Editorial May


With the stock market recovery we have been seeing since the beginning of the year, one country is out of sync with the rest: China.

And yet, that country suffered less from the pandemic, health-wise, than the rest of the world and, in fact, benefited considerably from the situation on the trade front, as seen by its trade surplus. Surprisingly, it is just this economic success that may explain the country’s relative under-performance. Other countries used a combination of monetary and fiscal policies to stimulate their financial markets. The billions they injected sharpened the decline in long-term interest rates and drove individuals to invest their surplus savings in the stock market, thus sustaining the rise in the equities markets that has lasted for over a year.

« The dichotomy between the highest stock market in history and a real economy struggling to dig itself out of a profoundly destabilising health and economic situation for the social, economic, and moral fabric of individuals is troubling. »

Lucile Loquès

But the unconventional monetary policy implemented by the central banks has disrupted the natural relationship between the economy and the stock market.

The situation is very different in China. Not only has there been no fiscal plan or changes to monetary policy, but the government seems determined to limit and control “stock market bubbles” or, in fact, anything that could weaken its power and control over the economy. Examples of this are legion:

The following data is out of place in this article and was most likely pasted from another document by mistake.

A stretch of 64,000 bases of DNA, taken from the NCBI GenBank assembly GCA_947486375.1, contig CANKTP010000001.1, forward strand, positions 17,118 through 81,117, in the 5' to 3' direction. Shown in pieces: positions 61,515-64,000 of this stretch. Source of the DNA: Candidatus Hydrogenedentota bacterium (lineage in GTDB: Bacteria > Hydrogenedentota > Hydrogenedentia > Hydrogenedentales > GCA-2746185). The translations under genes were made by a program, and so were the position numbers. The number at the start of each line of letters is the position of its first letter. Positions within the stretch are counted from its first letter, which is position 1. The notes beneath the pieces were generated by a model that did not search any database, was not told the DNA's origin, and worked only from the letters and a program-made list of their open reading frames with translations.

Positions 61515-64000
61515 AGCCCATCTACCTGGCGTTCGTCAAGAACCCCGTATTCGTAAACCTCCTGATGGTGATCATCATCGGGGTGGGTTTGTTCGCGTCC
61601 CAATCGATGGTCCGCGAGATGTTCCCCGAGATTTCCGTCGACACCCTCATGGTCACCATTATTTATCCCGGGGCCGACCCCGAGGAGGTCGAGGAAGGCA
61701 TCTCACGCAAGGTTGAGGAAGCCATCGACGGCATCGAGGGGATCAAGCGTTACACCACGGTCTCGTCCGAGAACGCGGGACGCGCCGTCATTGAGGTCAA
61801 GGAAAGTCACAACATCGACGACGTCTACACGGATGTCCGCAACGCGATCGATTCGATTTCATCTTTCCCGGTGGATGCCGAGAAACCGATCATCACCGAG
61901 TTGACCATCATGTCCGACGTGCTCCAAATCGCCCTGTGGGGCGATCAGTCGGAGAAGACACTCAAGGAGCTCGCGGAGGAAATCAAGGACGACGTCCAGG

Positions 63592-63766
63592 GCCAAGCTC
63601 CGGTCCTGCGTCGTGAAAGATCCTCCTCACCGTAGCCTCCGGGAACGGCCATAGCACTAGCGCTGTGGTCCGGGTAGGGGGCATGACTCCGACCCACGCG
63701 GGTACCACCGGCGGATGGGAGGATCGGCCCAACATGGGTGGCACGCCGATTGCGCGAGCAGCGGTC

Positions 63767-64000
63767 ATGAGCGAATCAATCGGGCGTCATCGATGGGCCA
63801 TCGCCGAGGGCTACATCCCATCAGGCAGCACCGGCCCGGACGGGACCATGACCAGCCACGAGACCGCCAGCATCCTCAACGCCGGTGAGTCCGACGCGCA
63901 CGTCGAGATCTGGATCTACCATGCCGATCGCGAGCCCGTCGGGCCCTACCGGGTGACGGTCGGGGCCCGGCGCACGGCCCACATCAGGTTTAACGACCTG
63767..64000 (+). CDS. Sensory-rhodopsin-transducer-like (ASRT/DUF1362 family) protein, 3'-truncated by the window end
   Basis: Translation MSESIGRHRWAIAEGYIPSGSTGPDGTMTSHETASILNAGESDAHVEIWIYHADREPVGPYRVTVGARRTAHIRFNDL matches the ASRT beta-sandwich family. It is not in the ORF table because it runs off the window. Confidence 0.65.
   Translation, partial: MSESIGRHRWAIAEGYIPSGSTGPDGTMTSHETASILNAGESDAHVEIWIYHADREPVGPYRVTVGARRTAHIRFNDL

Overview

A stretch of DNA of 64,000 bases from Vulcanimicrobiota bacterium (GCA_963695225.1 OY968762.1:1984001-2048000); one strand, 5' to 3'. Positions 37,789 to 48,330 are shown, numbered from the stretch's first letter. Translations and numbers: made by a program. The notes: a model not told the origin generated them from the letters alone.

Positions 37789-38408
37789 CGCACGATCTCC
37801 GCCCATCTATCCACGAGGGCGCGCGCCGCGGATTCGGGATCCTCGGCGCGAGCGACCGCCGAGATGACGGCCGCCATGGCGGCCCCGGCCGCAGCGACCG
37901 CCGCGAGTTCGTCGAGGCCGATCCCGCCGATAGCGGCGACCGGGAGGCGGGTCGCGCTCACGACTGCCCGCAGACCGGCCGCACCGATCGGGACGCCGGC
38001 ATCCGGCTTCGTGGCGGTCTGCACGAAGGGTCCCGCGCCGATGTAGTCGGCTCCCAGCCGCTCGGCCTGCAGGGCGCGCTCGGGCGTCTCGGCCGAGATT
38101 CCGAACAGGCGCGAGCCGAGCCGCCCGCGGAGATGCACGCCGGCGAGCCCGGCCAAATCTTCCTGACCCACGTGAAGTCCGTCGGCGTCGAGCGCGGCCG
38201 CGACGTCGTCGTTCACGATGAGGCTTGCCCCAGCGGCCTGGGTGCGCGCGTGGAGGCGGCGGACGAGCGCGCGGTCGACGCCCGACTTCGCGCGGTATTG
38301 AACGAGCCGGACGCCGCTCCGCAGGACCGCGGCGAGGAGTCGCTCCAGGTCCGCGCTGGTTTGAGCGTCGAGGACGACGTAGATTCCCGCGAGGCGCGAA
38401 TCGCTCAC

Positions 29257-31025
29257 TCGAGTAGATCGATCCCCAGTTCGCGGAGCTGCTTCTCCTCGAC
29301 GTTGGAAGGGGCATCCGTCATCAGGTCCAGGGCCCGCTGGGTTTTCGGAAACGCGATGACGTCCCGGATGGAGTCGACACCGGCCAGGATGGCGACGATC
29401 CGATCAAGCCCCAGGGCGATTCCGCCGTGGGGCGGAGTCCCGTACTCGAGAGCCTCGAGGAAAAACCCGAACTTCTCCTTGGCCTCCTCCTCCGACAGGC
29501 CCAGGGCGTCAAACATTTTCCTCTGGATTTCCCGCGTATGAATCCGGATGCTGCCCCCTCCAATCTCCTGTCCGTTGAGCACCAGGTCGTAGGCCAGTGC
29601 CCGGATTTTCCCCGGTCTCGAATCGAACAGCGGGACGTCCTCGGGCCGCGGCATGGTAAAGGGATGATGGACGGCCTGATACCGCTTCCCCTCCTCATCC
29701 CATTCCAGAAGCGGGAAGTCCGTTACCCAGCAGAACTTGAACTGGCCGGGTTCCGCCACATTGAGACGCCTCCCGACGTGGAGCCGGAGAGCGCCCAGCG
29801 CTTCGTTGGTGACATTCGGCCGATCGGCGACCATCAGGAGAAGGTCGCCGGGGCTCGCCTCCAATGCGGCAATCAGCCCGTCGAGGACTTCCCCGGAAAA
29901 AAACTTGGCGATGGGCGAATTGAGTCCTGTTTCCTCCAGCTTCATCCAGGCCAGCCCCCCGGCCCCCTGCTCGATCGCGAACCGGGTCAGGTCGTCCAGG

• They include the blocking of access to Bitcoin for the Chinese, slated to be replaced by a crypto-currency controlled by the Chinese Central Bank,  
  • Or the “crackdown” on the Alibaba group and its chairman, seen as a threat to both the public banking system and the official media, and therefore to the political regime,  
  • Or the increased control over the Provincial financial systems and the ever-more-precise “earmarking” of financial flows for industries identified as indispensable to China’s objective of gaining independence from the United States and taking first place internationally.

This controlled, systematic, and targeted approach has made China a force to be reckoned with and represents a major challenge for the Western world.

The past few weeks have brought to consciousness the “steamroller” effect of China. While we have gotten used to American reactions, we have also been seeing growing tensions between Australia and China. But the arrival of the new administration in the United States seems to have sped up the negative reactions to China, including within the European Union.

But to win in this confrontation, Europe must move forward united, give itself a cohesive, targeted, strategic industrial policy, and take a common position on the geopolitical stage.

Written by


Lucile Loquès
Director of the International Actions division

May 31, 2021

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